You squat once a week starting at 52.5% of your 1RM and maxing at 77% of your 1RM then on Week 15 you peak and chase a new Squat PR. You alternate between 5 sets of 5 reps and 8 sets of 2 reps with exception to week 15.
Interestingly Brad states that you use no lifting gear for all sessions with exception to week 15, make sure you follow this instruction! This is because you are working with sub-maximal medium intensity loads focusing on speed, technique and explosivity.
When performing the 5 sets of 5 reps session it must be competed within 30 minutes. When performing the 8 sets of 2 reps session you perform a high bar squat with a close stance and you must complete the session within 15 minutes.
Squat Accessory Work
This is based on my recommendations and what I did when following this program, what you choose to implement, if at all is down each individual lifter.
- 3 Second Pause Squat: 4×5-8 reps (50-65% of squat 1RM)
- Hip Thrusters: 4×5-8 reps
- Anderson Squats: 4×5-8 reps (50-65% of 1RM)
Deadlift sessions alternate between rack pulls and your competition deadlift (sumo or conventional). When performing competition deadlifts you use the belt and when performing a heavy single for the rack pull you use your belt but DONT use lifting straps!
Rack Pull Week
When performing the rack pull deadlift you reduce the rack position each session starting at rack position seven then by week 15 you finish at rack position four. During the 16 weeks you work from four different rack positions. Work up to a heavy single each session and aim to attempt a new PR at that rack height.
You lift at each rack height twice during the 16 week program so its important to make sure you make note in your training log of your PRs each session. So next time you use that rack height you know what to aim for, however don’t go overboard when hitting a new PR! Be consistent with the rack positions and don’t change them during the program.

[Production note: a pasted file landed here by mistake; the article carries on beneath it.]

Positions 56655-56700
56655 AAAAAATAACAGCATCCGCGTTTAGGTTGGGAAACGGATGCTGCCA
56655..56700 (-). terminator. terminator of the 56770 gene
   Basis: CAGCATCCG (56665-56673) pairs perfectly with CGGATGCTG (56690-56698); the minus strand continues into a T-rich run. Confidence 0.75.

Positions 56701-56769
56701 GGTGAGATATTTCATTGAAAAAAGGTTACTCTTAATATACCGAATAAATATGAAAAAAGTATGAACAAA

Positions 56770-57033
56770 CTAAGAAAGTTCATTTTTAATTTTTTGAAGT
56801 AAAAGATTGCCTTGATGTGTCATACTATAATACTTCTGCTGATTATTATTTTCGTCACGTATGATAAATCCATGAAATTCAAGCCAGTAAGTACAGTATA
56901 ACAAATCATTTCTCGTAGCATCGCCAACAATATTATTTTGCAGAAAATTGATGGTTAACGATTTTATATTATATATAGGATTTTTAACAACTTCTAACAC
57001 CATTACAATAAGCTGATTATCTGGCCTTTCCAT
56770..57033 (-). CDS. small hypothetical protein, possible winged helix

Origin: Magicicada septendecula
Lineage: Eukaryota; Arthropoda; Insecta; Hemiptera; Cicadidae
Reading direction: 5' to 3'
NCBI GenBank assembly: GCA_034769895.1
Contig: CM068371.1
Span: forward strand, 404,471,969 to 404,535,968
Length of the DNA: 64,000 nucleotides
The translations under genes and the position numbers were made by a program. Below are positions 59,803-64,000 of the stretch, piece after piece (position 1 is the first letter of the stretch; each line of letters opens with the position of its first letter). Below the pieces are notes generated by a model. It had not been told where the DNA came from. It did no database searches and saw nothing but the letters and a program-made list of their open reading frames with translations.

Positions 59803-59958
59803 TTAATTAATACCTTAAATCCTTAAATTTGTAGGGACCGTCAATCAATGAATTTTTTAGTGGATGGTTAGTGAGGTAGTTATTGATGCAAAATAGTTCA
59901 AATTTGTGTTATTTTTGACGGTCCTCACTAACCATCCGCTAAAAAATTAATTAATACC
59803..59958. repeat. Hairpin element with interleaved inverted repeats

Brad suggests that the rack positions should follow the below based on where the barbell is against your knees.
|Rack 7||Just above knee|
|Rack 6||Just below knee|
|Rack 5||3 Inches below knee|
|Rack 4||5 Inches below knee|
Competition Deadlift Week
On competition deadlift days, the program calls for 6 sets of singles, starting at 60% of 1RM and working up to 82.5% by week 16. This is very straight forward make sure you focus on speed and explosiveness when performing each rep.
MY RECOMMENDATION: when I implemented this program I incorporated light resistance bands on week 1/4/6 to increase the tension and resistance. However, this is optional and might not work for you.
Brad actually recommends assistance work for Deadlift day, he states that front squats are to be done before the deadlift and RDLS (Romanian deadlift) after deadlifts. I recommend using sub-maximal weight at an RPE of 7-8 (40-55% of deadlift 1RM) for 4 sets of 5 to 8 reps.
YouTube Video for Squat and Deadlift